Army Leader Abdel-Fattah el-Sissi Likely to Run for Egyptian Presidency

Local Islamic extremists begin employing new, troubling technologies as military leader eyes power.

Egyptians wave a giant poster of Egypt's defense minister, Gen. Abdel-Fattah el-Sissi, in Tahrir Square, the epicenter of the 2011 uprising, in Cairo, Saturday, Jan. 25, 2014.
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The ongoing violence in Egypt took a troubling turn over the weekend following reports that Islamic militants in the Sinai Peninsula shot down an Egyptian military helicopter with a portable surface-to-air missile.

Extremist group Ansar Beit al-Maqdi has claimed responsibility for the strike that killed all five soldiers on board. The Long War Journal posted video showing a militant holding a shoulder-mounted missile and shooting down the helicopter, marking the first time extremists have employed such technology.

[READ: Latest Bomb Blasts Kill at Least 6 in Egypt]

Security experts have expressed grave concerns about whether this signals new dangers for nearby Israeli airports and other vulnerable facilities, as well as how it may influence the ongoing domestic strife in Egypt.

The Egyptian revolution turns 3 years old at the end of January, celebrating the uprising that began on Jan. 25, 2011, and led to the ouster of autocratic leader Hosni Mubarak. The country has been stricken with violence since then after the overthrow of democratically elected Mohammed Morsi last summer.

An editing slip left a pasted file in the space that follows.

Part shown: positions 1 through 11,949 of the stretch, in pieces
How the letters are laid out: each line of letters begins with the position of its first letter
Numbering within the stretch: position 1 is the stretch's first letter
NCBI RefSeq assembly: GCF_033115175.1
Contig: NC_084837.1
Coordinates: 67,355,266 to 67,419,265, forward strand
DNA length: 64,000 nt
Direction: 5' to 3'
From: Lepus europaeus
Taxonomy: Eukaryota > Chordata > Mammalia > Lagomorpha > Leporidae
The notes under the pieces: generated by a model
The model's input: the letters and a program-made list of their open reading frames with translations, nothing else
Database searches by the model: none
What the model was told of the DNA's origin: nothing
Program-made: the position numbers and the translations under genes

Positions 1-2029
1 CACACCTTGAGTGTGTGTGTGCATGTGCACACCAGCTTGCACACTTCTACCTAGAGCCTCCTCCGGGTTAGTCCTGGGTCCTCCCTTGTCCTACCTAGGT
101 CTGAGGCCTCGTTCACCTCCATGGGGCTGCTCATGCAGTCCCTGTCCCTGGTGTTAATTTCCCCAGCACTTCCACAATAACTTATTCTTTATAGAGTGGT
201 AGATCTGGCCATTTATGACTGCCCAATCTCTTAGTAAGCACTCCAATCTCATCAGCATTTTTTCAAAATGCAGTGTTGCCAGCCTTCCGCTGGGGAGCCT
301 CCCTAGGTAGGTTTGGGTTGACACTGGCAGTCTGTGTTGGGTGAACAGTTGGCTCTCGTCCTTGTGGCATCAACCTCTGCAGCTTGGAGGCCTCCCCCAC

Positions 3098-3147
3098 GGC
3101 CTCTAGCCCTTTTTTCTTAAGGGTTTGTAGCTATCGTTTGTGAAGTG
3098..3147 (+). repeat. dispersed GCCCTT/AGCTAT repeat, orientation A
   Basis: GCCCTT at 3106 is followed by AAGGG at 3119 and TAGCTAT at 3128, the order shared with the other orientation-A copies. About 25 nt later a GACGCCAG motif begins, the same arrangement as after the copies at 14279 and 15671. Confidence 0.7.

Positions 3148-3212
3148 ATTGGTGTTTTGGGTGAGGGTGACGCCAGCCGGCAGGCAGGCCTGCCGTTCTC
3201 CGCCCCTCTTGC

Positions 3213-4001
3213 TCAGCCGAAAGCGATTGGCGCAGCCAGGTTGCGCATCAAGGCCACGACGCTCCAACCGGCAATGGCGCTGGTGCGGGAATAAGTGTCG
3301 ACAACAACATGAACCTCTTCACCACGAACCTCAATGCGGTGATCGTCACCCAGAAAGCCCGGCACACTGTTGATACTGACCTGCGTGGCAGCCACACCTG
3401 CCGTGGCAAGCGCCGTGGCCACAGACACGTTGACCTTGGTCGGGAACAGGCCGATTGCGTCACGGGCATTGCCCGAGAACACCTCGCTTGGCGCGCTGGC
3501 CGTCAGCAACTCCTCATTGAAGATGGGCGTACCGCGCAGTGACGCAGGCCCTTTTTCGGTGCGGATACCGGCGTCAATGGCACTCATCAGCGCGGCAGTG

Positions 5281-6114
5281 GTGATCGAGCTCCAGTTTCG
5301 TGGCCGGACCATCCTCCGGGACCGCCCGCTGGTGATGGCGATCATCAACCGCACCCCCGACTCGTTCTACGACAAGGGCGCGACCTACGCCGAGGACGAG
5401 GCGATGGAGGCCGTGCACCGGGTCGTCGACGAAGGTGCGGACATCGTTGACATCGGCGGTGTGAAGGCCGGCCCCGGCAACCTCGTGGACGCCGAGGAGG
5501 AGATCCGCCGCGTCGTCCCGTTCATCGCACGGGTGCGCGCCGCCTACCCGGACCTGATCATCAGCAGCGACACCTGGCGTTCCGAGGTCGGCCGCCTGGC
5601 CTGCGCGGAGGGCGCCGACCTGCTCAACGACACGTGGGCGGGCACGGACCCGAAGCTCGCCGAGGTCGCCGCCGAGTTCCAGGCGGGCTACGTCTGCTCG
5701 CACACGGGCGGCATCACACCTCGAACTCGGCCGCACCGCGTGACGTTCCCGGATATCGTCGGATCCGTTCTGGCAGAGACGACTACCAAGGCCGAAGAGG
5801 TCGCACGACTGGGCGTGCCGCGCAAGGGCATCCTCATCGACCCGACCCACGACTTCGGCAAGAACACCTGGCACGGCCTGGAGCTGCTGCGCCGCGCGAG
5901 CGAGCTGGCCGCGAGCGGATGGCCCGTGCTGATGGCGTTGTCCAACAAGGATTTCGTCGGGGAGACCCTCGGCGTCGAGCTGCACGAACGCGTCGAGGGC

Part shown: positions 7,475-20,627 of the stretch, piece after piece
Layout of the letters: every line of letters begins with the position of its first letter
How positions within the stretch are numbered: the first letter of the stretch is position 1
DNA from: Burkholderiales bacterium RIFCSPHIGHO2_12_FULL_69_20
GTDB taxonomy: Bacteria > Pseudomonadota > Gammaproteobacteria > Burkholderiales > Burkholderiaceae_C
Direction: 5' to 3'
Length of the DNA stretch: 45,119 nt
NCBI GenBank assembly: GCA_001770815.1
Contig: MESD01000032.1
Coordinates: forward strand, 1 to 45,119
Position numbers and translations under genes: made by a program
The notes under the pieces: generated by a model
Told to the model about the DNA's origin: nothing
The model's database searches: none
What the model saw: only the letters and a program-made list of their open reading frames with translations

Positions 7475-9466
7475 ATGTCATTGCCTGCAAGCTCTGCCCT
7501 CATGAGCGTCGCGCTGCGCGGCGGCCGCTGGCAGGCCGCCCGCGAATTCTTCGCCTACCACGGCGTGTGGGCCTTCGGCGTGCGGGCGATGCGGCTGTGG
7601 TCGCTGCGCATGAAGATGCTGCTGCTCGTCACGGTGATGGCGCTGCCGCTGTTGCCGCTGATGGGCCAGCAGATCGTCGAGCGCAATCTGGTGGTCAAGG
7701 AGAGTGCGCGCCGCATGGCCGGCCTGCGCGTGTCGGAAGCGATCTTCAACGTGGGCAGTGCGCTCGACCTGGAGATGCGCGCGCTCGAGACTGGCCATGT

At least 50 people died in the most recent clashes, signaling the deepening divide between those loyal to the new government, formed under interim President Adly Mansour, and those who support Morsi's conservative Muslim Brotherhood political party.

Mansour said Sunday that Egypt would hold elections for a new president before selecting a parliament. Increasingly powerful leader Abdel-Fattah el-Sissi, who orchestrated the July coup that overthrew Morsi, may run for the nation's highest office following news that he had been promoted to the top military rank.

[ALSO: Making a Film About a Revolution Without a Resolution]

El-Sissi would likely sweep any vote due to his growing popularity among a wide swath of the Egyptian public for toppling Morsi's increasingly Islamic government, reports The Associated Press, despite the ongoing and violent turmoil there. An increasing number of Egyptians support the reinstatement of the strong central military that existed under the rule of Mubarak, hated at the time for abuses of power.

Reuters has more information on el-Sissi's steady and calculated rise to power, from growing up in a poor district in Cairo to holding his new rank of field marshall.

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